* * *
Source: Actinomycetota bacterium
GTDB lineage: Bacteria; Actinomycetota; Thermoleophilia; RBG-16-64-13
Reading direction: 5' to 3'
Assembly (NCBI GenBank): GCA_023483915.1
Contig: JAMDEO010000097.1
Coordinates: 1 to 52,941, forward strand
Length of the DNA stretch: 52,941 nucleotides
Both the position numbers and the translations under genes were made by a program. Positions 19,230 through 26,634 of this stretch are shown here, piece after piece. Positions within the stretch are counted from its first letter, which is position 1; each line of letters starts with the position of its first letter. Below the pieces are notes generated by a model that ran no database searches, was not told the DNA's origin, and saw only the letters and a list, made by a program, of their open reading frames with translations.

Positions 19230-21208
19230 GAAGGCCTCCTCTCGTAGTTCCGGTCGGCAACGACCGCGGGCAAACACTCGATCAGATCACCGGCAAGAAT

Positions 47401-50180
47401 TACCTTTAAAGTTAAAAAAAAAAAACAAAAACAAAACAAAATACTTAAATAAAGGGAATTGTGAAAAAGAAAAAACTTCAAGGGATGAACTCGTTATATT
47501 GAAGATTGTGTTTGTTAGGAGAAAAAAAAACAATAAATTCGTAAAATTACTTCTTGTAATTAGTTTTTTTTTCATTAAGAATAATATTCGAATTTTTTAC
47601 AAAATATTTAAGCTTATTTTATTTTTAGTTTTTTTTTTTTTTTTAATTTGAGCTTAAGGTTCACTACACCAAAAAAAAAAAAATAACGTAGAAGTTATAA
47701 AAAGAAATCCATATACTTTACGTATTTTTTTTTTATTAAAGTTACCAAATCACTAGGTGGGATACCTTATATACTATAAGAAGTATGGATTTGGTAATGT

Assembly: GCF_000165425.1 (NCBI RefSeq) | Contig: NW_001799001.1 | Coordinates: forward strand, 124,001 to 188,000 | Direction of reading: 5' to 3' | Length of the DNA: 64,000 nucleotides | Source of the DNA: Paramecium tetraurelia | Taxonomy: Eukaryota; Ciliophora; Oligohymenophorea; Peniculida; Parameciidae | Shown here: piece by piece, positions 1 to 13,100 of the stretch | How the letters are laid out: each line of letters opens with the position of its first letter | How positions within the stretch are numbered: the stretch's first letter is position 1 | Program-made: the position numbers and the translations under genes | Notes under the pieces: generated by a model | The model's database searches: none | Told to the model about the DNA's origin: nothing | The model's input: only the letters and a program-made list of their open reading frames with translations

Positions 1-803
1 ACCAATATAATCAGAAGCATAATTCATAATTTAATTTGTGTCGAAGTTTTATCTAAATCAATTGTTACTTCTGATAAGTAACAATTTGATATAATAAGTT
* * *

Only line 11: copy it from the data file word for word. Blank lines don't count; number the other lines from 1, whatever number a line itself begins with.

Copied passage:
Positions 47401-50180